The American Bobtail is a quiet cat overall. They are known to click, chirp, and trill when delighted and happy. They are sensitive to emotions as well. They have been compared to a Labrador or a Golden retriever because of their intense devotion and loyalty to their owner. They will eagerly meet you at the door to welcome you home after a long day at work.
The American Bobtail loves to play games that will challenge their mind and keep them sharp. The American Bobtail also loves to play games like fetch, hide and seek, and they most certainly enjoy walking on a leash. Their hunting instinct is reflected by their habit of catching flying insects within their territory. Also, they love to stalk their toys before carrying it in their mouth as if it were a real live prey.
Health and Potential Problems
The American Bobtail is generally healthy and is not known to have any genetic health problems. However, they can be predisposed to the following health challenges:
- Hip Dysplasia: This is a hereditary disease that can cause arthritis or lameness of the hip joint in a severe case.
- Shortened Spine: This is not a health problem, but a congenital disability. In this case, the Bobtail is born without a tail and is referred to as “rumpies.” These cats usually face many health challenges that can be related to a shortened spine.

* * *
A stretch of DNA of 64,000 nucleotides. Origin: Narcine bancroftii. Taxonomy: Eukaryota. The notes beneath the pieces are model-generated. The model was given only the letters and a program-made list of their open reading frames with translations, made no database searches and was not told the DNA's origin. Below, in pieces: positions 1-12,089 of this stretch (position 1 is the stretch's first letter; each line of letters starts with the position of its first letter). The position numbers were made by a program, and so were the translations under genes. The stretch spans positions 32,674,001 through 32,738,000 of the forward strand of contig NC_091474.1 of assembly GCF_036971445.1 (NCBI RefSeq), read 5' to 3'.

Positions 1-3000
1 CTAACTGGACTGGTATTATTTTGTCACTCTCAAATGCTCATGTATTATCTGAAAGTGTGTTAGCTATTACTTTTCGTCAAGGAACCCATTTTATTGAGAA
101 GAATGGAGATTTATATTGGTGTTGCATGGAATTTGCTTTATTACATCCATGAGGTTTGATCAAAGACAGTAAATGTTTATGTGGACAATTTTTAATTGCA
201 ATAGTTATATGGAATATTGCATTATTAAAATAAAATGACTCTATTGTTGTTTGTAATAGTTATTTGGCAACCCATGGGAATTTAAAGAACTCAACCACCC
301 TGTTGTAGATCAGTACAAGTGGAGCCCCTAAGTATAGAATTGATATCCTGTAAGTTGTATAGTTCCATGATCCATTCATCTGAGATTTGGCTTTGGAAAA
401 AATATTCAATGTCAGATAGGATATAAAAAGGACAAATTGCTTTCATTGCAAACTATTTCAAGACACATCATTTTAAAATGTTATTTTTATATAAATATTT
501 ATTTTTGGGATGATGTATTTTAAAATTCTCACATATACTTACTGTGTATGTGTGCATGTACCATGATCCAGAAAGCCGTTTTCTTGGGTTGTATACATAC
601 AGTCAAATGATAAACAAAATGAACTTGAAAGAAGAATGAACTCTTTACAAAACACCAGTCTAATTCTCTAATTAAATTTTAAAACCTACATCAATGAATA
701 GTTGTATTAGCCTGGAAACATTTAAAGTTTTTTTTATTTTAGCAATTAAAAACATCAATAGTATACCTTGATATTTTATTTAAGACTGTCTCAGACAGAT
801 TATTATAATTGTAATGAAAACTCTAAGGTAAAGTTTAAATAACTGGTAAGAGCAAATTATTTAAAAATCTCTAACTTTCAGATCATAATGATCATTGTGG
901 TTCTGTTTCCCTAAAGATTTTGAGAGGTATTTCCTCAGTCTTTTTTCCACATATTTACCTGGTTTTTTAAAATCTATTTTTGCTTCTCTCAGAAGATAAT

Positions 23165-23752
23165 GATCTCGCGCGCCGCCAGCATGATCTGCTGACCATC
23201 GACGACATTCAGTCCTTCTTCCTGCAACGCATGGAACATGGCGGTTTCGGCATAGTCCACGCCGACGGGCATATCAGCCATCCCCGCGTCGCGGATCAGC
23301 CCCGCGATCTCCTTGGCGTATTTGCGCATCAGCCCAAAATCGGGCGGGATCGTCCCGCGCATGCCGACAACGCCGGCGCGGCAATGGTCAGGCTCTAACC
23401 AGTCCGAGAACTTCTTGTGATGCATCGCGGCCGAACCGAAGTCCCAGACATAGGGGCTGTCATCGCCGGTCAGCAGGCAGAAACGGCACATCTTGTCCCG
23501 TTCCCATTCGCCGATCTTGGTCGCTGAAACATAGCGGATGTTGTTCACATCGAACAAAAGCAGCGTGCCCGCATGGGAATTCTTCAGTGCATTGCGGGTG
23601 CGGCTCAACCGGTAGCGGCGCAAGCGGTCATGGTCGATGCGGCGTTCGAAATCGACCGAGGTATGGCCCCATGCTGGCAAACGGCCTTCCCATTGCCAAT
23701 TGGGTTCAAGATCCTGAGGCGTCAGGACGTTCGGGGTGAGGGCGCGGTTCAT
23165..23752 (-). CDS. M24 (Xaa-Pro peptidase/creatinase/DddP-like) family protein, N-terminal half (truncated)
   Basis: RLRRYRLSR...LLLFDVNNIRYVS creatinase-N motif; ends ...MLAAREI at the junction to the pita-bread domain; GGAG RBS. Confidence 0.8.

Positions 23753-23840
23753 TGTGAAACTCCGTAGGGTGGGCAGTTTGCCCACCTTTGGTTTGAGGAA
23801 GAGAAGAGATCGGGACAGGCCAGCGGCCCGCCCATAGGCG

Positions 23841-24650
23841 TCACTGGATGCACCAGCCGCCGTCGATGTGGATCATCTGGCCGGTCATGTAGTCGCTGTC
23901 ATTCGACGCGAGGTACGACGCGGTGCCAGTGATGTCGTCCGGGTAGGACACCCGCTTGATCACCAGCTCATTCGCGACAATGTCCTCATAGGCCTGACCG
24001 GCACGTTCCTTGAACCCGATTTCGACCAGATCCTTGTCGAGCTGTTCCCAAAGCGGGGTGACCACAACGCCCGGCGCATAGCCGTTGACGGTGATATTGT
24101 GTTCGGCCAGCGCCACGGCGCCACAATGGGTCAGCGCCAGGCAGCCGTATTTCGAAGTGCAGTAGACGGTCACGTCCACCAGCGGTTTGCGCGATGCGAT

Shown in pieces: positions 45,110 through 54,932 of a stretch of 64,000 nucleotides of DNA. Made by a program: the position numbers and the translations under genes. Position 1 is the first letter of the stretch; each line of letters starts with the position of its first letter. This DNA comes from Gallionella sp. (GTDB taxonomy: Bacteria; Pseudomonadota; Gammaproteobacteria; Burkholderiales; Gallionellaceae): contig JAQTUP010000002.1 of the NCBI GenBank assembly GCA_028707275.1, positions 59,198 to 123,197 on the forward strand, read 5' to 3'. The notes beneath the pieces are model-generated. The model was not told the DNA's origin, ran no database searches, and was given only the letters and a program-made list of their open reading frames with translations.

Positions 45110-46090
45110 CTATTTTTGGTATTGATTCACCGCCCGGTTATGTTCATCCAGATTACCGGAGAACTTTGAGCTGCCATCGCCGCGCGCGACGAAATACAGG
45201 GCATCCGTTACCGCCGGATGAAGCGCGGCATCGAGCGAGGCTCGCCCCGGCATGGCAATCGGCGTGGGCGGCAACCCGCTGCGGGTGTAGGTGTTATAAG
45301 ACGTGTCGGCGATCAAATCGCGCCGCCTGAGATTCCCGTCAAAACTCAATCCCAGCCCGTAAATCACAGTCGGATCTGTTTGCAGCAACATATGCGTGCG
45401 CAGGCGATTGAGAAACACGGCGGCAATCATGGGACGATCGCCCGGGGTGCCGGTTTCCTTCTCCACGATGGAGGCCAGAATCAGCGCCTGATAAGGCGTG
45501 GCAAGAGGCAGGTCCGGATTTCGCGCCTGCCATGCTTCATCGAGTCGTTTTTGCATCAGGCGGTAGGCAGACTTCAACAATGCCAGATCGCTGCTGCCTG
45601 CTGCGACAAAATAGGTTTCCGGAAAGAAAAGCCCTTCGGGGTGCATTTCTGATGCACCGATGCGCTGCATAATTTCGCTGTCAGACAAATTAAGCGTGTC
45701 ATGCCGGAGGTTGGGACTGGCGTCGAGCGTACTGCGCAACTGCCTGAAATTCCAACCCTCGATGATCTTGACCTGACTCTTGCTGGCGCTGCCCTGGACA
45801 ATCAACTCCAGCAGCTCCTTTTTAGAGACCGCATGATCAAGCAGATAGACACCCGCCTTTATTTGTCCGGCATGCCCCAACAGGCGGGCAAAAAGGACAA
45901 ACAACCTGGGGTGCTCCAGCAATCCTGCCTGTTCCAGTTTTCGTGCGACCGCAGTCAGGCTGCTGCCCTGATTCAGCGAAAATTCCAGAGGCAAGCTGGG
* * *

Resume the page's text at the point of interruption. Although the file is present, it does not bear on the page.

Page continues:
You can inquire about any health problems your kitten may develop at the point of purchase. You can also request a written health guarantee from the breeder.
The American Bobtail is an intelligent and flexible breed. They can wiggle their way out of an enclosure or a cage, so you need to be careful with their transport mode when taking them from place to place. Hide your jewelry or any other shiny keepsakes you may have if you don’t want your American Bobtail to lay their paws on them. Your cat is not a thief; they just like shiny stuff.
You should keep your cat indoors to protect them from automobiles, exposure to diseases from other cats, ticks, fleas, or larger predators that may try to attack them. The American Bobtail is heavy-boned and sturdy and can seem deceptively overweight especially due to their dense undercoat. Their apparent obesity can become a reality if care is not taken when planning the cat’s feeding schedule.